Snapshots from Green Victoria (tedwords) wrote,
Snapshots from Green Victoria
tedwords

The Last Whizz Bang.



Be careful what you wish for. After a summer that's been spent on the soggy side, this past week in New England has been hazy like crazy, and it's not doing much good for anyone's tempers, either.

Case in point: Saturday afternoon. After helping Annie move into her new digs, Corb and I took the kidlets to New Hampshire, for our annual pilgrimage to Canobie Lake. We arrived at around three in the afternoon, and plunked down our shekels to gain admittance into the park.

But...well, I don't know. Usually when we arrive, there's the thrill of the day before us. It's almost a giddy feeling. Rides, greasy food, games.

This time, though, things felt different.


Maybe it was because it was so hot outside that it felt like the inside of an E-Z bake oven. Maybe it was all the walking we had done the day before, and the moving in the morning.

But even more, I think, it was the kids. Ashes was in a grouchy mood, because her friend Michaela had bailed on going. As a result, every response out of her mouth was just all shades of blech and apathy, like vomit spewing out of Linda Blair's mouth.

And Theo was plain Mr. Sarcasmo, disagreeing with everything I said. No, seriously. EVERYTHING.

I even tested him, at one point. "Isn't the sky blue?" I asked, innocently.

"It's not blue," he said, and I swear, I AM NOT MAKING THIS UP. "It's just the reflection of the ocean against the sky."

"And isn't water really wet?" I asked, just to prove my theory further.

"Not if you're totally submerged in water," he said. "Then it's not wet at all."

Honestly, I was ready to kill the little bastard.

"Is this finally it?" I wondered to myself. Is this the year that my kids set aside childish things and abandoned time-honored traditions that it took years to establish? Is this the year that we finally bid adieu to Canobie Lake, Water Wizz, even...dare I say...Santa Claus?

And all this was before the bickering started, about which ride to go on.

"I want to go on DaVinci's Dream," said Theo.

"And I want to go on the Viking ship," said Ashes.

"You can't," I said to Ashes. "It's closed all day today. There was a sign when we first came in."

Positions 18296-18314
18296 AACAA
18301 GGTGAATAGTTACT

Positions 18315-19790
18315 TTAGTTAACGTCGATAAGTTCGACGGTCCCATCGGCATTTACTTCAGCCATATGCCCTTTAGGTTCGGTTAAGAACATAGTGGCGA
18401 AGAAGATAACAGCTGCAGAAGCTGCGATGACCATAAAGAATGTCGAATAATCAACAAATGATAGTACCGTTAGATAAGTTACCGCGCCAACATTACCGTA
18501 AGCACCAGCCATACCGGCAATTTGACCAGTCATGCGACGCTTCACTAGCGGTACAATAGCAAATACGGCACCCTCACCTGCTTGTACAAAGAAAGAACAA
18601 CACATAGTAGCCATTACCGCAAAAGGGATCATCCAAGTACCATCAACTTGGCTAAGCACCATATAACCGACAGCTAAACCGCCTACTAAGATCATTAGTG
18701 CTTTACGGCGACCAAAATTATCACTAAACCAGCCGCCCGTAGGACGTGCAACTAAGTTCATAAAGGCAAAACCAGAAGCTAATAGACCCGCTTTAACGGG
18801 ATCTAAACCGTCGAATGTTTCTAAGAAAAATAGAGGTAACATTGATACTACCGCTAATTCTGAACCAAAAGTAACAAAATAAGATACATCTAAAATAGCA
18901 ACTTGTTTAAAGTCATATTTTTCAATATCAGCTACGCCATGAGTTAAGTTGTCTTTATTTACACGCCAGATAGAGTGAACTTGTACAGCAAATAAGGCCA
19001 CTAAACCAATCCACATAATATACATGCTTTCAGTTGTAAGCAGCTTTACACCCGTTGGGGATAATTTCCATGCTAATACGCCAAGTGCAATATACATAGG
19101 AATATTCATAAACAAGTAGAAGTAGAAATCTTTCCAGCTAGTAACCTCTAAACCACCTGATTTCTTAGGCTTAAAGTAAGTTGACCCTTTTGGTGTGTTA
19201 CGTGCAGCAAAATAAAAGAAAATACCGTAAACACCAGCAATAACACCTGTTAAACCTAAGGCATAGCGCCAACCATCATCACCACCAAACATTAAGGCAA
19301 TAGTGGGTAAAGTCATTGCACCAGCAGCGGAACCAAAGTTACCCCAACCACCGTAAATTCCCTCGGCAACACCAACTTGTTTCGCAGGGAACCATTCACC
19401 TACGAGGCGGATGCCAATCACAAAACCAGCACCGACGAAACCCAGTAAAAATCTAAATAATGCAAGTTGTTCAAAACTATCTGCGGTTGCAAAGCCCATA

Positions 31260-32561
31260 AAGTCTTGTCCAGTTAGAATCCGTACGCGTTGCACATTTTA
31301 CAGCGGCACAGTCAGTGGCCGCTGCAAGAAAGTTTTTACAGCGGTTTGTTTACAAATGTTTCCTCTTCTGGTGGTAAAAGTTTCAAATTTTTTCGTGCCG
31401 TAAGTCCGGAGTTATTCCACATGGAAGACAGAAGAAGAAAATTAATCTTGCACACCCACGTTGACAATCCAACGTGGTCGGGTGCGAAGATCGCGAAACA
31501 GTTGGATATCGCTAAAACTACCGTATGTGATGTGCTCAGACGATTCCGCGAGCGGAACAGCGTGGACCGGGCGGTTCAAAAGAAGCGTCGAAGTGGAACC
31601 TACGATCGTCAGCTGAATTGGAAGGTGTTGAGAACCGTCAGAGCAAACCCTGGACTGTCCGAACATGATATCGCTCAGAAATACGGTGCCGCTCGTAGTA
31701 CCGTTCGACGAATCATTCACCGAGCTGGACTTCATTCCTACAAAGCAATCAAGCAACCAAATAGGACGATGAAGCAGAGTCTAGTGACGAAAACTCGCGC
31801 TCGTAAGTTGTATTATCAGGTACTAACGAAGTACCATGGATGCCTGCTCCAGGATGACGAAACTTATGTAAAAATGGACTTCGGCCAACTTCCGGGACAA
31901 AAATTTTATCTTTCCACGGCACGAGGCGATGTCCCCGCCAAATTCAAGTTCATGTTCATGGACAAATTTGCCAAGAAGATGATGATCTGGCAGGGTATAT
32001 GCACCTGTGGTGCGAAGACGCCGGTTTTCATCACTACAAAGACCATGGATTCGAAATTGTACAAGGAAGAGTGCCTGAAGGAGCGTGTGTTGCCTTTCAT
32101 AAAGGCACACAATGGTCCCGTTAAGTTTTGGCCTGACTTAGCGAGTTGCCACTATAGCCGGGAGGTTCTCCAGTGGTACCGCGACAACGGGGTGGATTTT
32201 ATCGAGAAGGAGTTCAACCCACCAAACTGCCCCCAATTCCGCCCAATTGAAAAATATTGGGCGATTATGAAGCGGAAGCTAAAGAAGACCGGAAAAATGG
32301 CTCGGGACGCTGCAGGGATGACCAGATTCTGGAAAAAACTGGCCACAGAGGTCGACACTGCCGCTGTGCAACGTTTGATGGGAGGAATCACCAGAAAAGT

"You always take his side!" she pouted, and folded her arms. "Fine. Then I just won't go on DaVinci's Dream."

"Fine with me," I said, trying desperately to maintain my temper. "Let me find you a place you can sit while the rest of us go on it."

When I returned, Theo started in on me, right away. "Ashes isn't going on this ride with us?"

I shook my head.

"Why aren't you making her go on?" he asked, pouting. "I wanted us all to go on."

That's when I started to get a little edgy. "My advice is, enjoy it while you can," I said. "Because I think this is the LAST time we're EVER going to Canobie Lake."

"I think what your dad means is the last time we're going with people who don't want to go."

"Nope. Ever," I said, letting the heat get the best of me. "Because you guys have really shitty attitudes."

Seriously, I just wanted them to disappear, there and then.

###

A while later, to beat the heat, Corb and I decided we wanted to go see the magic show, which we thought was inside a big air conditioned building. The kids didn't want to go, so we agreed to split up.

"But meet us right outside here, in half an hour," I said to the kids. "You got that?"

Ashes shrugged. "Whatever, dad."

Ten minutes into the act, we realized that the magic act was lame and the room was hardly air conditioned, so we made like Elvis and left the building.

"I just realized," I said to Corb. "The kids didn't bring their cell phones."

"Well, where did they go?" asked Corb.

I thought for a minute. Where had they gone? "I think they went to the Turkish Twist," I said.

So, we made our way to the Turkish Twist. Not there. We tried the roller coaster. Not there, either. We tried the Viking ride, just for kicks. Zip. Zilch. Nada.